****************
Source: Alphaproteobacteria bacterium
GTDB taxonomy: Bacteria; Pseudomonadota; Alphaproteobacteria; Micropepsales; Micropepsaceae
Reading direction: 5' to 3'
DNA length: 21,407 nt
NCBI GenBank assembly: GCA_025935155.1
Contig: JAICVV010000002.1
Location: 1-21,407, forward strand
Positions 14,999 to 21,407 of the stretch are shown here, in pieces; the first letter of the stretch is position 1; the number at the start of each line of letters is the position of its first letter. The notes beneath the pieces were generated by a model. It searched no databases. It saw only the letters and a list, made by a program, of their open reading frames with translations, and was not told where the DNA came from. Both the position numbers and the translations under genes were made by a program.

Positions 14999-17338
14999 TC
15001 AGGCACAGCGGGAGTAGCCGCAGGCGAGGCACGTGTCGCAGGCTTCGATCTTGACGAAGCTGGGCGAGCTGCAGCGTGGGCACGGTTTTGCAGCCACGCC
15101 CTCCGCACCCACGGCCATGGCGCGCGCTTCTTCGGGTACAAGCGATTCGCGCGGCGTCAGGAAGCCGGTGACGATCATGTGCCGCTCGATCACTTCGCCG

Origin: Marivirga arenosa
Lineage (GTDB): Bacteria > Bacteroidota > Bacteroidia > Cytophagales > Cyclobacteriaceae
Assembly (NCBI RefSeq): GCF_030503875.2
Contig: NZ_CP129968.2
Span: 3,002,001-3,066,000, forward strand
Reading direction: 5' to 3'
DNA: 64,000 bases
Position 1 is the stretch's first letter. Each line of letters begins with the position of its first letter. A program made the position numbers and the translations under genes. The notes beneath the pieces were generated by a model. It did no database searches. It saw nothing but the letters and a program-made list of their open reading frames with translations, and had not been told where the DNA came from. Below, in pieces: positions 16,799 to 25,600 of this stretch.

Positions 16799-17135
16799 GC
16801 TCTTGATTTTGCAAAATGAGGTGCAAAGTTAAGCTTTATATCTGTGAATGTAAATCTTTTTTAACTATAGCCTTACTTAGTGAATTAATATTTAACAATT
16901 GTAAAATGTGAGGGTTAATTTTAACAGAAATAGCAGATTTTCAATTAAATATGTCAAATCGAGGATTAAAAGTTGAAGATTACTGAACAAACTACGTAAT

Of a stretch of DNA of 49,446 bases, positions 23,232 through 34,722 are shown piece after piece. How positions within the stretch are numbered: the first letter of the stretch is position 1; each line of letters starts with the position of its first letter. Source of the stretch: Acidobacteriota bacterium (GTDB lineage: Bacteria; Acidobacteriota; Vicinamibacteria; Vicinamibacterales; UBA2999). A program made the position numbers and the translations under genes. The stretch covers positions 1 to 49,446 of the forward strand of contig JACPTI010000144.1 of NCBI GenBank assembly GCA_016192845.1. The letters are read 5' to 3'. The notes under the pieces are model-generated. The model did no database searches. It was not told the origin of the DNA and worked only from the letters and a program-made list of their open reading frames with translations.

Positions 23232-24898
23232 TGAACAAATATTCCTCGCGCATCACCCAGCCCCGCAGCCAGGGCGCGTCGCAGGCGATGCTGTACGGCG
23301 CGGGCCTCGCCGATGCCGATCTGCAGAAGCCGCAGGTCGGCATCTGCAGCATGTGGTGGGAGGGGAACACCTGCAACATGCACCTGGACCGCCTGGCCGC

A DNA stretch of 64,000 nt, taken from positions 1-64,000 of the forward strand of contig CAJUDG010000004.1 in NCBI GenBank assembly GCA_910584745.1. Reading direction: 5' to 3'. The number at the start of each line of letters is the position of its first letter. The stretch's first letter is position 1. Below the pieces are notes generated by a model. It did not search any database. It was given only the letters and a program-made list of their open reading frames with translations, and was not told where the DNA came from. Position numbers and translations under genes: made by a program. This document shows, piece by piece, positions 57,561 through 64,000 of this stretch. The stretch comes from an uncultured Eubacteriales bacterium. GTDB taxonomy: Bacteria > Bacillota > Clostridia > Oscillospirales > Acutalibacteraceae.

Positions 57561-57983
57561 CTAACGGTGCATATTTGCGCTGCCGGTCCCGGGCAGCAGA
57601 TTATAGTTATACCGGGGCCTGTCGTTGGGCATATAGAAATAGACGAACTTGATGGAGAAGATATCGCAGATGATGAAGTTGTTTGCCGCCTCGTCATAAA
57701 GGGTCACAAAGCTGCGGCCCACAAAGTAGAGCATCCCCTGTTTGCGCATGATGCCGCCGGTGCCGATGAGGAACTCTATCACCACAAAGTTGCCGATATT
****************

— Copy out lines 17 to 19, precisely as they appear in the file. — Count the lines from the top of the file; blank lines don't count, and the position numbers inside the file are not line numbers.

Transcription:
Span: 3,002,001-3,066,000, forward strand
Reading direction: 5' to 3'
DNA: 64,000 bases